10 months ago

Spring/Summer 2020

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  • Murray
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In this edition we’ve gone Sport mad! To kick off we have inspirational interviews with Andy Murray, Mo Farah and Frankie Dettori. Nutrition advice from Arsenal’s James Collins and we go behind the microphone with Gabby Logan. We learn what it takes to get to the top from the next generation of sporting super stars. Along with holiday competitions, top beauty picks we have it all. Come and join our FREE club – the one-stop-shop for everything to do with ‘school and parent life’.

Judy in action promoting

Judy in action promoting She Rallies, founded to create more opportunities for women and girls in tennis “I actively made a decision to use my voice to grow women in sport”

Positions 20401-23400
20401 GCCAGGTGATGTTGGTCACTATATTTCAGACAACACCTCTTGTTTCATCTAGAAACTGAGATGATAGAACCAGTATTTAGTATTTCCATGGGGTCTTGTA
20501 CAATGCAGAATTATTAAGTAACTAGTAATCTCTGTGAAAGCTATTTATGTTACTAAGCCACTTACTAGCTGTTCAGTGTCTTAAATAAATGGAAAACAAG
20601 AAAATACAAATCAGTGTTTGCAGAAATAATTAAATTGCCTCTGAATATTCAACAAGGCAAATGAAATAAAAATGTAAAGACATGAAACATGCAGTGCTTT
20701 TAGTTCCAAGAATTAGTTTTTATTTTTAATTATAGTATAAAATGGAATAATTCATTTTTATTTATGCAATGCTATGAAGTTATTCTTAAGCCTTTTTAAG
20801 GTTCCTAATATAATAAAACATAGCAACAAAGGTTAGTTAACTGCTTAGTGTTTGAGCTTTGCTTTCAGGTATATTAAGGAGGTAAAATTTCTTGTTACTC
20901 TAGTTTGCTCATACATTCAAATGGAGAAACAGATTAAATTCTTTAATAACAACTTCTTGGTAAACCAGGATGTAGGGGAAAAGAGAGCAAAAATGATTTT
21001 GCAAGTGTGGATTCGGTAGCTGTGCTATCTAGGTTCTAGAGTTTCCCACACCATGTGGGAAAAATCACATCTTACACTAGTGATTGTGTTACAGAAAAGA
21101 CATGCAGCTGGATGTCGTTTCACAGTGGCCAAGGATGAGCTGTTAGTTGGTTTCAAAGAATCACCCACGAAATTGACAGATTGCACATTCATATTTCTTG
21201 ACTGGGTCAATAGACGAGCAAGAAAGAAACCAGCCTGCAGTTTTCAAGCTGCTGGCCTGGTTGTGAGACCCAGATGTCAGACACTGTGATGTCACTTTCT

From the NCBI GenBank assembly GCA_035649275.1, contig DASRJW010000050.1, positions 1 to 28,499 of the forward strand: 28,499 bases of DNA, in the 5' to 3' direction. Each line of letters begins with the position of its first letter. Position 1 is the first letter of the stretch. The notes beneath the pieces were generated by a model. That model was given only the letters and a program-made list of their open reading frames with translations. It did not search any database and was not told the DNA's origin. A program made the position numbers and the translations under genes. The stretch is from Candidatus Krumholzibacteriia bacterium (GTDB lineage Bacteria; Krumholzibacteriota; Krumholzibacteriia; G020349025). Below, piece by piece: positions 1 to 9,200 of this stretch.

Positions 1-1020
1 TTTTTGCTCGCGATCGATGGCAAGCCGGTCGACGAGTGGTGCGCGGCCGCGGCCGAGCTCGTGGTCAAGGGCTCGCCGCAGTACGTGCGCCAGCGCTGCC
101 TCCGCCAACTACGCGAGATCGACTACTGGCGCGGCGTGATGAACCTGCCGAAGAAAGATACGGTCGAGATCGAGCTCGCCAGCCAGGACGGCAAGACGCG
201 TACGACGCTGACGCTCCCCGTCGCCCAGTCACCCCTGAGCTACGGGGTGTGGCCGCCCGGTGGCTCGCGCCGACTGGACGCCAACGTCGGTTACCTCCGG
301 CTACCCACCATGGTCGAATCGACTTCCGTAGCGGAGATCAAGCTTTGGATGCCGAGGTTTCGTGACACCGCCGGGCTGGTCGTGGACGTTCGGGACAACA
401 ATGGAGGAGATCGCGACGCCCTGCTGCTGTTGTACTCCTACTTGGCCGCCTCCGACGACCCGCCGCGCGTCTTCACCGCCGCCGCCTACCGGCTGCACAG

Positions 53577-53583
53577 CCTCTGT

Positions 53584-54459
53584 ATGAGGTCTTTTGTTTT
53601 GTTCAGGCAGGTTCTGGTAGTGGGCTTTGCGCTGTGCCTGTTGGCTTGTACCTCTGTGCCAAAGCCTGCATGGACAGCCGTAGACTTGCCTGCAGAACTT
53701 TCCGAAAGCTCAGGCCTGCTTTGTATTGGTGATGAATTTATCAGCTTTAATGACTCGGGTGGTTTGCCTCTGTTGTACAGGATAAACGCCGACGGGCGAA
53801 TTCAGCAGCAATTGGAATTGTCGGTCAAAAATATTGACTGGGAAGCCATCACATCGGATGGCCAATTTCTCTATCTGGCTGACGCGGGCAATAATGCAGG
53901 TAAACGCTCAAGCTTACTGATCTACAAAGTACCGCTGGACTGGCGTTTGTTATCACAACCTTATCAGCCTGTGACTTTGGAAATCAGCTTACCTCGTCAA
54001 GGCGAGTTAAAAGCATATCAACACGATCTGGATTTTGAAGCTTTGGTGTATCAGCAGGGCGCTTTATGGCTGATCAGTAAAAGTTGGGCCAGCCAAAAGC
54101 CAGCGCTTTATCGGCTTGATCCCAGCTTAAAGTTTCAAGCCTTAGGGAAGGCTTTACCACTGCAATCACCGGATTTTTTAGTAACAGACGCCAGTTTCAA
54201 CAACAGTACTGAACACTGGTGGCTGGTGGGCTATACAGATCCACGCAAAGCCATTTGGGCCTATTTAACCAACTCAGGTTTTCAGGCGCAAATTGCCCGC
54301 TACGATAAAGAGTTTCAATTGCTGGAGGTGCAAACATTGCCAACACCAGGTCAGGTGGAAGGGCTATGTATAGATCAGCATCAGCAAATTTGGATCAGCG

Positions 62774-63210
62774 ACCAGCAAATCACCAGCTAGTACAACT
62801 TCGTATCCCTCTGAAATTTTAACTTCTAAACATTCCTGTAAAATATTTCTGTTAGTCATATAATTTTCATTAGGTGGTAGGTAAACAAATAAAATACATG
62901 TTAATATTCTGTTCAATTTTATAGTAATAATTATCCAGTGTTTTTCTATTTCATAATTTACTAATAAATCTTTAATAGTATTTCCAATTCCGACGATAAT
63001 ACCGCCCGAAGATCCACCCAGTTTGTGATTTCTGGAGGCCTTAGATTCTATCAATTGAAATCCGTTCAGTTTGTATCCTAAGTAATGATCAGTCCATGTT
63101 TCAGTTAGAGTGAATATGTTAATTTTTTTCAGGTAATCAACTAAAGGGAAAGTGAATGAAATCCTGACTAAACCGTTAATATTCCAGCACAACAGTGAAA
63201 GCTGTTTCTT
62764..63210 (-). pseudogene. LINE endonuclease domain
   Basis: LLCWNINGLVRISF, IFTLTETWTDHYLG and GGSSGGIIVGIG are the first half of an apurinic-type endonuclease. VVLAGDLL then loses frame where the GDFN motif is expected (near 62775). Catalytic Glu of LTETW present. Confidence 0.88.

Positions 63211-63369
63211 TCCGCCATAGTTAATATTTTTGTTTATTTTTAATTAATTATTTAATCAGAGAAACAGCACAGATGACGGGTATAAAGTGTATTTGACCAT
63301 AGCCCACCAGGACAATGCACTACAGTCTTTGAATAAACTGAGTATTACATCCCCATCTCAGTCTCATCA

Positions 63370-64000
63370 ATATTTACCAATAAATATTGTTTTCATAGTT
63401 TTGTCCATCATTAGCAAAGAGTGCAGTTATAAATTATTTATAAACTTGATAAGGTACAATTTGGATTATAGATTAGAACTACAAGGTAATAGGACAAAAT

INTERVIEW The ultimate rally driver For Judy Murray OBE, sport is as much a part of her life as breathing. Born to sporty parents and the mother to two famous tennis players, Judy is admirably active and passionate about empowering women and girls to take more of a role in professional tennis If you view Judy Murray solely in her role as mother to tennis ace sons Andy and Jamie, half the story is missing. While her image is often seen as a maternal driving force, possibly having given her sons racquets before they were out of nappies, there is a lot more to this driven women than the tiger mum of the court. Sport has been a constant in Judy’s life. Before becoming an optician her father was a professional in the Scottish League. To her though, he was just dad – albeit one who she noticed was pretty good at kicking footballs in the garden. Both her parents enjoyed sport, played tennis at county level, and were constantly doing something active with Judy and her two brothers in the garden. The gang played badminton over the washing line, rounders, French cricket, table tennis and running races, and when Judy became a mother it was second nature to do the same things with her brood. Nurture is one thing, nature quite another. When Judy was a child you couldn’t really start tennis until you were at least ten. The racquets were wooden and too big, the tennis balls heavy, and coaches just weren’t a thing. The family was constantly at the tennis club, but as Judy puts it, she was across the road at the duck pond and hanging out with other kids. She wishes things were more like this today. “I learned to play from a tactical rather than a technical base. In my view there is far too much coaching and not enough playing the game. Parents have more money and less time and kids get programmed into activities after school, instead of learning a more generic way of solving problems, creating their own games, rules, and handicap systems”. So much for the tiger mum of the courts. Tennis wasn’t always where Andy and Jamie were headed. Andy was doing as much football as tennis until he was 14 when he had to make a choice between a youth camp with Glasgow Rangers and representing Great Britain at tennis in Italy. Jamie had a handicap of three at golf and considered taking it up as a career. Judy thinks sunshine and a certain Spanish southpaw swung things for Andy. Rafa Nadal had extolled the joys of playing in Spain and Andy realised if he wanted to keep up he had to do something different and enrolled in a tennis academy in Barcelona. Asked if she worried about his schooling, Judy is matter of fact. “It’s so easy to go back to education or do things online and you have to take opportunities when you get them. My kids benefited from the university of life. Being academic isn’t the only way to learn – not everyone can concentrate in a sit-still environment. Jamie did well enough in his A levels to go to university, ›› SPRING/SUMMER 20 ★ 21